A significant upping of the aggression ante, combined with the late addition of Wes Hoolahan's craft, is what saw Martin O'Neill's Republic of Ireland vanquish Italy to qualify for the knockout phase of Euro 2016.
O'Neill dispensed with the dysfunctional 4-4-1-1 formation that resulted in a capitulation against Belgium in Bordeaux and sprung a surprise by opting for an attack-minded 4-1-4-1/4-3-3 shape, with Shane Long in a right wing role and Daryl Murphy leading the line.
Citing age-related fatigue in his pre-match interview with RTE, O'Neill controversially omitted John O'Shea, Wes Hoolahan and Glenn Whelan from the starting XI. Ciaran Clark was also, unsurprisingly, dropped after contributing to two concessions in Ireland's first two games.
Meanwhile, James McCarthy, who had a hand in three of the four entries in the Irish goals against column, was extremely fortunate to retain his starting berth. But, defying expectations, the Everton midfielder shone against Italy, in Whelan's usual role at the base of the Irish midfield.
McCarthy's game-high tally of six interceptions was integral to Ireland successfully repelling a toothless Italian attack. While McCarthy won the ball by taking up good positions, it was James McClean, in his first tournament start, that typified Ireland's all-action approach to what was a must-win game.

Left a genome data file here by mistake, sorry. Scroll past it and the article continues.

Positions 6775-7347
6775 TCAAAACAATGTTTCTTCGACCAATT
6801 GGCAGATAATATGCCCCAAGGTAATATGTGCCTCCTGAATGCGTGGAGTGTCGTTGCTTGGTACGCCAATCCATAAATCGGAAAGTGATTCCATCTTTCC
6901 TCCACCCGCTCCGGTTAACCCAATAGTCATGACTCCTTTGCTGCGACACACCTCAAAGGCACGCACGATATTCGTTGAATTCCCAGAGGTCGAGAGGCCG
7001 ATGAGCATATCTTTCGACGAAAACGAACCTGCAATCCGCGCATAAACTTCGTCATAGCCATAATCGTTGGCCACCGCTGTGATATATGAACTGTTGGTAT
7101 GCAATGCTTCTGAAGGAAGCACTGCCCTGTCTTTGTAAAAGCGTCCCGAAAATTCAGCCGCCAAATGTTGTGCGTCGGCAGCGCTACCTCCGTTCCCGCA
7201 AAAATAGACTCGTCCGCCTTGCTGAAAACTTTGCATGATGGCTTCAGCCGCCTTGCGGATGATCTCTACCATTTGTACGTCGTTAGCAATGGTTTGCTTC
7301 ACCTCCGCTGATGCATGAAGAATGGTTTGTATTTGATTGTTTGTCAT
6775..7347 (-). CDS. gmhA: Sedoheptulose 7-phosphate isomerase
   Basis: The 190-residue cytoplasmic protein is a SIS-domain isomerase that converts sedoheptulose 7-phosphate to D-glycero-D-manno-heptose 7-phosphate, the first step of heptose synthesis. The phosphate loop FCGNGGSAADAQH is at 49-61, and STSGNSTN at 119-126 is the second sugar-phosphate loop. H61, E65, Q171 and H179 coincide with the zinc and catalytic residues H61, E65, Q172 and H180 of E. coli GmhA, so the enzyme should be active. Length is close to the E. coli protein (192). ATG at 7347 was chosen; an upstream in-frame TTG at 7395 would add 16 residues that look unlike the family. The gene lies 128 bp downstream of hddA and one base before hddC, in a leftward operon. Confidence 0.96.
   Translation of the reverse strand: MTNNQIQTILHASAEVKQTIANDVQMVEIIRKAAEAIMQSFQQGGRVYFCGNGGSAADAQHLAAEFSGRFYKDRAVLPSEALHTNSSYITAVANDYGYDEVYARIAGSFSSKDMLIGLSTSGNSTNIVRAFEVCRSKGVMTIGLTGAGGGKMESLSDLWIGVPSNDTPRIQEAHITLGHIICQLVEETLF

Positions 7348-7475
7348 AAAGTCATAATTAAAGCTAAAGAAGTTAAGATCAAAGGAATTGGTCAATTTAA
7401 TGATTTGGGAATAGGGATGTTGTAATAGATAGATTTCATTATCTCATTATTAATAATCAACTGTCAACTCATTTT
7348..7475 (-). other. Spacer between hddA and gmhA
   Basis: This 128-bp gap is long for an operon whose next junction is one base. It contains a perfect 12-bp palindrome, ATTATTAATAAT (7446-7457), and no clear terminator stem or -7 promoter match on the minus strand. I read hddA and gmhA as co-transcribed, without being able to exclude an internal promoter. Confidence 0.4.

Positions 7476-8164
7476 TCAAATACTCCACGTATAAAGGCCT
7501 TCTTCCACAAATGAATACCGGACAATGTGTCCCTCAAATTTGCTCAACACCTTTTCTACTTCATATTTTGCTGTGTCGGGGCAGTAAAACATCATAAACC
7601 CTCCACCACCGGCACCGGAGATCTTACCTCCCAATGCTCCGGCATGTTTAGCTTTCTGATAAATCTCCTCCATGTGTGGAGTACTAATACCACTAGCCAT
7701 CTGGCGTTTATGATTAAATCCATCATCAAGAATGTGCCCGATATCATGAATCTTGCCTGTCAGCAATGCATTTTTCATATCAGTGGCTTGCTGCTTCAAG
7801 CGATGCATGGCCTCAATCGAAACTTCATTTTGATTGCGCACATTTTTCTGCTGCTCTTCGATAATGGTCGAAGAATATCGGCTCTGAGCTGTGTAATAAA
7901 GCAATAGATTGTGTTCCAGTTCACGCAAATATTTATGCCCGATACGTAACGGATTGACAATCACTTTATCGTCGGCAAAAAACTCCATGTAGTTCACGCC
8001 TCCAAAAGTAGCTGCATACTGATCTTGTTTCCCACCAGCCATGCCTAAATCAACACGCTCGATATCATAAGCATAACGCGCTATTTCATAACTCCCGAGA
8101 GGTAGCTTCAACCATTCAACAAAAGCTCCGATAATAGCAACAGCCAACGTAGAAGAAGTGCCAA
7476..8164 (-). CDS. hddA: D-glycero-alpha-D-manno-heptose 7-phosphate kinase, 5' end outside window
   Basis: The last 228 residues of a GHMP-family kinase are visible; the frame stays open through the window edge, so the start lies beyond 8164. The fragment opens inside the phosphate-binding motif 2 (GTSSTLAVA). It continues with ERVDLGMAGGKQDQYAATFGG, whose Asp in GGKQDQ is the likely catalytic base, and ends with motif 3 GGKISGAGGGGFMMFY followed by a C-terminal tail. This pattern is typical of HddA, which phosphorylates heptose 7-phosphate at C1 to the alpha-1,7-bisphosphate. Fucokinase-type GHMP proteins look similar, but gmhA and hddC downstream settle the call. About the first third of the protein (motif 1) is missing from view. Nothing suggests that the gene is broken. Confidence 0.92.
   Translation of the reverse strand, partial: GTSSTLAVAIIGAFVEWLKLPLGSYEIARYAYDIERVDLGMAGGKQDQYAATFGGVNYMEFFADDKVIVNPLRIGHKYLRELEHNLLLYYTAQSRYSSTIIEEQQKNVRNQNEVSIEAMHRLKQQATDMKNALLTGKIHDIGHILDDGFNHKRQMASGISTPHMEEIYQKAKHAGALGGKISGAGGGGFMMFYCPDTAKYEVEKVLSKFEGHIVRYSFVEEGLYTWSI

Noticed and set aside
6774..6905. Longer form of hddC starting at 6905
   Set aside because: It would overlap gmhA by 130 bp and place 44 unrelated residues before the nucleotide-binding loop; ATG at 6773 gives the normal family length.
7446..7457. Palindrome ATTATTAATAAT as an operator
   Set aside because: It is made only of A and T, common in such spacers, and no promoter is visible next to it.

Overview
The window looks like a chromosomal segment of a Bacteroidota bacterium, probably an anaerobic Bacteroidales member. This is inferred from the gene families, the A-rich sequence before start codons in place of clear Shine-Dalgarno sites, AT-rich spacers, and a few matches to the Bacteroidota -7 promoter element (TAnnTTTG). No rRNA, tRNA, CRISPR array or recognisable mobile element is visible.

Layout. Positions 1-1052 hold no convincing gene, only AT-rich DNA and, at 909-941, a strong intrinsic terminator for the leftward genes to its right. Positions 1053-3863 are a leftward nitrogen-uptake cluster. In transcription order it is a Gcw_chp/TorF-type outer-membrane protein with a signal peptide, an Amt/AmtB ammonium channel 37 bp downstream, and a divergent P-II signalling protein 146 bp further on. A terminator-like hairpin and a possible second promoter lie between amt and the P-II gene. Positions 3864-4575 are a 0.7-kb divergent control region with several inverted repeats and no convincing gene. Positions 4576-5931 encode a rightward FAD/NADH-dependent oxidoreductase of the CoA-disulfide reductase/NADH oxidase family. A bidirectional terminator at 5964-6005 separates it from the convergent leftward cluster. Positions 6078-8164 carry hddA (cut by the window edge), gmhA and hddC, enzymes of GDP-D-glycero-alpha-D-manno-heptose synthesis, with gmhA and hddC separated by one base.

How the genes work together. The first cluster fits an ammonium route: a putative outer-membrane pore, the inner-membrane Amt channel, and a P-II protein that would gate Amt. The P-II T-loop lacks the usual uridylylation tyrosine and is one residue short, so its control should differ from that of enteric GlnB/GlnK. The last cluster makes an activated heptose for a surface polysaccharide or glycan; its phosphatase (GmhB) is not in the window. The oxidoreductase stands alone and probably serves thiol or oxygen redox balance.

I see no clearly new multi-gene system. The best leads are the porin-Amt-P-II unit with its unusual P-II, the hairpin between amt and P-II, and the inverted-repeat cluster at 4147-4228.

Despite his technical limitations, McClean justified cries against his exclusion in Bordeaux by rabidly pursuing the right side of the Italian defence, setting the tone for an unusually high-pressing Irish outlook. The Derry native completed five successful tackles, three more than any other player on the night.
And, while the success rate of his typically ragged on-the-ball running was low at 40 per cent, McClean drew more fouls than any other player, in a game that was chock-full of petty infringements.
One such foul, committed in the area by the callow Fiorentina midfielder Federico Bernardeschi, should probably have resulted in a penalty kick for the ill-starred Irish, who have suffered significantly at the hands of the officials in France. Angelo Ogbonna's earlier unfriendly arm around the neck of Murphy also raised eyebrows.
Despite their belligerent approach, Murphy's 21st-minute header, from a Robbie Brady corner, was the best chance Ireland could muster until the latter stages. Restricted only to long-range potshots at times, the game was crying out for the guile of Hoolahan to unlock the famously resilient Azzurri defence.
When the Norwich City midfielder did arrive, in a 77th-minute swap for McCarthy, Ireland survived a near-miss within seconds of his arrival. Hoolahan's introduction coincided with a change of shape to 4-2-3-1, which allowed Italian substitute Lorenzo Insigne to dribble into the space vacated by McCarthy and rattle a post from range.
That substitution produced another unintended consequence in the 85th minute, when Aiden McGeady's pressing gave way to a one-on-one between Hoolahan and the shaky Italian goalkeeper Salvatore Sirigu. A hesitant Hoolahan fluffed his lines, only to immediately redeem himself by drifting wide to escape the attentions of Thiago Motta and deliver the inswinging cross that an untracked Robbie Brady headed home.
Although Antonio Conte's wholesale personnel changes, for a game in which he didn't need a result, significantly tempers the import of this Irish victory, O'Neill deserves great credit for making the alterations that won the day.
Ireland's unlikely front three of Murphy, Long and McClean gave the Italian back three no quarter, setting the tone for what was a relentless team performance. While it was a performance that undoubtedly lacked incision until Hoolahan's crucial intervention, it is nonetheless one that will - and should - be richly hailed and cherished.